Virtually every speaker of Ænglisc who lived after the Norman invasion spoke like that, yourself included. Chances are that you would say something like "I eat beef", rather than "I eat cowflesh". So what's with this "beef" business? Are "vampire" and "duke" so much better? Those are just butchered versions of the perfectly fine Serbo-Croat word vampir and the perfectly fine French word duc.
 
I don't see why this disturbs you so much. I think they did a good job of it. It was still clear what the words meant, but they were gibbered enough to make it feel different and exotic (and not reveal too much too early, for most people anyway).

 

 
English IS NOT MY NATIVE LANGUAGE, as I have said before. The game is in English not in French or Serbian so yes it makes much more sense to use vampire and duke.
 
Do not cross the barrier between a fantasy world and the real one. Languages evolve, thus some utterance ends up being "beef". There is no justification for such evolution in a fantasy world.

 

First, he knows that it's not your native language, don't need to shout, he never said it was, but you ARE speaking English or at least writing it are you not?  So you do speak English even if it is not your native language, so your point is irrelevant, the words you use when you speak English are derived from other languages in many cases including French.
 
Second, and excuse me for shouting now but it is justified in this case, HOW DARE YOU PRESUME TO TELL US WHAT WE CAN AND CAN'T HAVE IN FANTASY!  Who the **** do you think you are to come here and tell us that we can't have something just because you personally don't like it?  How dare you presume to tell people what they shouldn't do in a Fantasy setting?  *Points to door* Go home and think about what you have done, next thing you'll be declaring that guns don't belong in Fantasy either...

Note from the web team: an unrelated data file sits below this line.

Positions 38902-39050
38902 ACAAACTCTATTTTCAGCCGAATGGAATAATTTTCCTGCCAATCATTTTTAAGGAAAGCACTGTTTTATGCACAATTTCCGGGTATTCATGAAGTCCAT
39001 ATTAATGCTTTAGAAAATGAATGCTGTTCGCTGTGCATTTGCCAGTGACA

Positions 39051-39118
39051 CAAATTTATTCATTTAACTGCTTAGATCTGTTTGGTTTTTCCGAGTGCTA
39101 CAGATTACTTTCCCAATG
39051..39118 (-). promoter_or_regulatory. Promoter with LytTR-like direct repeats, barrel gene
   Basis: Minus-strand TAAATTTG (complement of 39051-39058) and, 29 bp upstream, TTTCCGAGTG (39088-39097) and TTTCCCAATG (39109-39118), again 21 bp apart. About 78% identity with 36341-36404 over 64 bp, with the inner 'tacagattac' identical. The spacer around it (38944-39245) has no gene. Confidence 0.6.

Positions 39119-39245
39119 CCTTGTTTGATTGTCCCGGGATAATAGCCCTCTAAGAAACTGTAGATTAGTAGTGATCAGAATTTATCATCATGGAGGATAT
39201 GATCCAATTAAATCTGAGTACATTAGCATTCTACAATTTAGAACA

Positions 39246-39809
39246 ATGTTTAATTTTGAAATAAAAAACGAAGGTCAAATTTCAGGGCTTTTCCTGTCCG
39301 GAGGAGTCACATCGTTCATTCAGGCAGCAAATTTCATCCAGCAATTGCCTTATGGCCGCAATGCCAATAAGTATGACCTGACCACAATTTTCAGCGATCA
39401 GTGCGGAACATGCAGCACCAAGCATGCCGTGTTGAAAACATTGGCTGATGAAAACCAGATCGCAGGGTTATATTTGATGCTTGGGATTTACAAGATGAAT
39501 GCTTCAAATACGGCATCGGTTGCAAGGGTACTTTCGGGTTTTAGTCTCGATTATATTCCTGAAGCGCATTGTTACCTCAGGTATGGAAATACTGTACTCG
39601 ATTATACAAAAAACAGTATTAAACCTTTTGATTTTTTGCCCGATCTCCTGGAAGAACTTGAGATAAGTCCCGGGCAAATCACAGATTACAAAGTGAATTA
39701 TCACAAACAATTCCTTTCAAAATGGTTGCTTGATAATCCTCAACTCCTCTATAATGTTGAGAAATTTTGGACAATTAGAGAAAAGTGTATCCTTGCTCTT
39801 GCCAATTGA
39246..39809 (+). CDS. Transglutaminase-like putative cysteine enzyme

There is one (maybe two) aspects to this game that amounts to my disappointment (and before I get flamed in the least constructive and silliest manners for my comments I must add that, yes, I am aware that I am not the ultimate authority on everything RPGs, and gaming, and I am aware that there is no reason my opinion should matter more than anyone elses).


I wonder why people find it hard to read, interpret and dwell on what they are about to say before speaking their mind.

I am entitled to state my opinion about the game or the setting, whether it is negative or positive, and that is exactly what I am doing here. There is nothing daring about that. I might as well say that I do not enjoy guns or monks being in a fantasy world, I did not, but I sure can.

 

---------------------------------------------------------------------------------

 

"I am trying to draw attention to pseudo-language vs. other forms of creativity and elements of immersion, where both uses resources from the same pool and stating that in my opinion other forms of creativity and elements of immersion adds more value to a product compared to utilizing a pseudo-language." 

 

---------------------------------------------------------------------------------

 

If one is not entitled to speak what they do not like, then every creation must be accepted as flawless, whether it is an art, or a book, or a game, or a fantasy setting or a piece of music.